Taylor Swift was in Denver, Colorado this week, not for a concert, but a well-publicized court appearance.
The superstar was there to testify against former country music DJ David Mueller. In 2013, Swift alleged that Mueller sexually assaulted her during a meet and greet with fans. In court, the singer described the events at the center of the case in a blunt manner that courtroom psychologists would approve of:
He stayed latched on to my bare ass cheek as I moved away from him, visibly uncomfortable.
She was deliberately clear and direct:
It was a very shocking thing that I have never dealt with before… He grabbed my ass underneath my skirt. It was underneath my skirt.
She even called Mueller’s attorney out for manipulative questioning. When the lawyer suggested that Swift could have handled the incident differently, the pop star responded, “And your client could have taken a normal photo with me.” (True that.)
Numerous studies on courtroom psychology suggests that Swift’s ass-ertive testimony will serve her well with the jury. Despite Swift’s notoriously snake-y public persona, the way she presents herself in court is nearly impeccable.
Courtroom gender dynamics, as a 1995 article in Law and Human Behavior pointed out, often make things difficult for female defendants, especially when women claim to be victims of sexual harassment. “Consistently, women perceive more bias than men,” the researchers wrote, suggesting that Swift was already at a disadvantage before she took the stand.
But the way she delivered her testimony leveled the field. Analyses of speech style have shown differences in the ways juries perceive “powerful” versus “powerless” witnesses. In a Journal of Experimental Social Psychology study from 1978, scientists showed that powerful witnesses — those who are confident in what they have to say and in the way they say it — were considered more credible than powerless witnesses, who appeared to hedge or hesitate.
However, some would argue that she could have been slightly more polite. One 1988 analysis of a fake trial in the Journal of Cross-Cultural and Interlanguage Communication suggested that juries prefer polite witnesses, seeing them as more intelligent, trustworthy, and — crucially, for a court case — convincing.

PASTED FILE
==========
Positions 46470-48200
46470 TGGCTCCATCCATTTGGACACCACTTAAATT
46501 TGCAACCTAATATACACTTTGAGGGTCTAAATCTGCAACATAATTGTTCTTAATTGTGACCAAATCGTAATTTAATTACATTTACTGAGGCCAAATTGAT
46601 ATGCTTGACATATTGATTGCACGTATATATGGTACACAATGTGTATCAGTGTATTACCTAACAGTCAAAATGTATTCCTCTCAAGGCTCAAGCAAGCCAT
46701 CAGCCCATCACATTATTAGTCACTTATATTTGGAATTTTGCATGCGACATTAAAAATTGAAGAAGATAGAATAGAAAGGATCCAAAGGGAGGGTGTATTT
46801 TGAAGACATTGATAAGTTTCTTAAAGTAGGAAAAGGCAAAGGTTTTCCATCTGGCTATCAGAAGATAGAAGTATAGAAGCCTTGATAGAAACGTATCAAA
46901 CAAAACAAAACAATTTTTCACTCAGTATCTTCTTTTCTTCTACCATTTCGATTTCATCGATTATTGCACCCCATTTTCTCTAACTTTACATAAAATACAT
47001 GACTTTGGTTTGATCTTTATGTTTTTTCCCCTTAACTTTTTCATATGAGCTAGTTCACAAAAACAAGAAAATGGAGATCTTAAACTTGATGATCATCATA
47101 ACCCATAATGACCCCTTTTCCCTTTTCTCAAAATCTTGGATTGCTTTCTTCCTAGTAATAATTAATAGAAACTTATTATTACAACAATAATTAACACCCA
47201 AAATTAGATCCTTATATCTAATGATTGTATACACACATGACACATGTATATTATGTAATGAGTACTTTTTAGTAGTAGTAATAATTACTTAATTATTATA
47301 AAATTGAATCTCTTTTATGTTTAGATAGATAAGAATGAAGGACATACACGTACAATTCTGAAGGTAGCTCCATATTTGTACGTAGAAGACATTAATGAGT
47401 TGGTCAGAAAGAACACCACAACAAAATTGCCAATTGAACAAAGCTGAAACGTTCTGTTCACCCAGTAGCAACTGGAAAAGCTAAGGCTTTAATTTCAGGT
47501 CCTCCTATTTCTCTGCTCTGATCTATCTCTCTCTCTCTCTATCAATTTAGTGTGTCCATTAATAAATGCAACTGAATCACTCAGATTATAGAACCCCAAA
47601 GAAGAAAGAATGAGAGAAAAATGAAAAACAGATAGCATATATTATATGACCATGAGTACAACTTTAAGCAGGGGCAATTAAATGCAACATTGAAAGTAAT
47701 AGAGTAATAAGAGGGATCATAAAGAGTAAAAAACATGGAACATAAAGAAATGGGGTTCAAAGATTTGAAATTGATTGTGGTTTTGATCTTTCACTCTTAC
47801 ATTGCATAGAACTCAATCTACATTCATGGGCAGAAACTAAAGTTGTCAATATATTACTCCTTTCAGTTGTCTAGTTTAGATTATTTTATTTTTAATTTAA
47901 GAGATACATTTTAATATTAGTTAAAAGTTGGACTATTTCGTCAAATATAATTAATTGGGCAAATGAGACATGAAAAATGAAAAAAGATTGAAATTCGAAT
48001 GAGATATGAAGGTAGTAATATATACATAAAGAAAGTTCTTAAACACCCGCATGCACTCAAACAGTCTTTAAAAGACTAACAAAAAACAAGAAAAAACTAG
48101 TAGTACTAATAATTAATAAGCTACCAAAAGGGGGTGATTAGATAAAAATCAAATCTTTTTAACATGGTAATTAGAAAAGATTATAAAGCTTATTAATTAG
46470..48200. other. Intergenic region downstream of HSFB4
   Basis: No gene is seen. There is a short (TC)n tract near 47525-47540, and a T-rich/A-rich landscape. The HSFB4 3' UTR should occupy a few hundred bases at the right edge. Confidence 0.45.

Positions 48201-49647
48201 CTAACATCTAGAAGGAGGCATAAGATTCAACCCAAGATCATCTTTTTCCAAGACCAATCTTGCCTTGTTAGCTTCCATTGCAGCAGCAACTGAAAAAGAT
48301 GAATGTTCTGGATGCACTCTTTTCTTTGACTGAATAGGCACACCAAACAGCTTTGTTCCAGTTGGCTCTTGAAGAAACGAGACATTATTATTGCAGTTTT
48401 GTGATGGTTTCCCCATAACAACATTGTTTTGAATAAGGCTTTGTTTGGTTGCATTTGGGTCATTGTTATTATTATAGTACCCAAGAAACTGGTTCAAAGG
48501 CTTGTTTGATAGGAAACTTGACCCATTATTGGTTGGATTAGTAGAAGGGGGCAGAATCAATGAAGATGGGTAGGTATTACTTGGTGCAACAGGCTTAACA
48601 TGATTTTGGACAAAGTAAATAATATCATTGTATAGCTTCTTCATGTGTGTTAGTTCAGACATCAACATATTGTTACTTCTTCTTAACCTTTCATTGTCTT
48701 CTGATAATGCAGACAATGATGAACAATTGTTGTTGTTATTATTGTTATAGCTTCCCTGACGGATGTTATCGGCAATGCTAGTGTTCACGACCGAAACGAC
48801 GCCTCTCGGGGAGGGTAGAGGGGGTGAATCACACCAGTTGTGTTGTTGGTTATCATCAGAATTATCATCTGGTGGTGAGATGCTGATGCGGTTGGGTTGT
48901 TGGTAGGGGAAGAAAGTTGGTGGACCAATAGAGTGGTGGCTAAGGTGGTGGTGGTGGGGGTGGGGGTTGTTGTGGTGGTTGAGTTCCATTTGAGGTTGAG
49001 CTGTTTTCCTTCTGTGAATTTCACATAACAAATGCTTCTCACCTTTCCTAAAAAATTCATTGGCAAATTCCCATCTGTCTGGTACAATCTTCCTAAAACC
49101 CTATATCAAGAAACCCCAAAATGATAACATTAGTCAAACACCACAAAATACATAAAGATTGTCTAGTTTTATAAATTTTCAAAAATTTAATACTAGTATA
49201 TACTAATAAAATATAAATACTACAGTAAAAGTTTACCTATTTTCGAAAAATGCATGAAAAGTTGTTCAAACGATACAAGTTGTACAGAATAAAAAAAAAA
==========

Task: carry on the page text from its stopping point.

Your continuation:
Nevertheless, by being powerful as hell, Swift set herself up for a win. Of course, the choice of the word “ass,” which Swift used multiple times, was hardly polite or jury friendly, but “winning” in the traditional sense doesn’t seem to matter so much to Swift, anyway. In fact, being polite in the face of such gross behavior would be the real loss.
In a 2004 article in the journal Applied Linguistics, British researchers analyzed 5 million words worth of court documents pertaining to sexual assault, rape, and domestic violence. It found that, because the court puts lawyers — who are largely male — in the driver’s seat, many women on the stand find themselves unable to tell their stories. Instead, they are backed into corners with leading or limited questions.
But Swift is in a different situation than most other women. For one, she’s not financially dependent on the outcome of this case, seeking only $1 in damages from Mueller. And she’s also not a novice but a media-savvy pop star with an elite team of lawyers. In short, she can make a statement — and that’s exactly what her attorney, J. Douglas Baldridge, says she went to Denver to do.
“She’s just trying to tell people out there that you can say no when someone puts their hand on you,” Baldridge said in his opening statement. “Grabbing a woman’s rear end is an assault, and it’s always wrong. Any woman — rich, poor, famous, or not — is entitled to have that not happen.”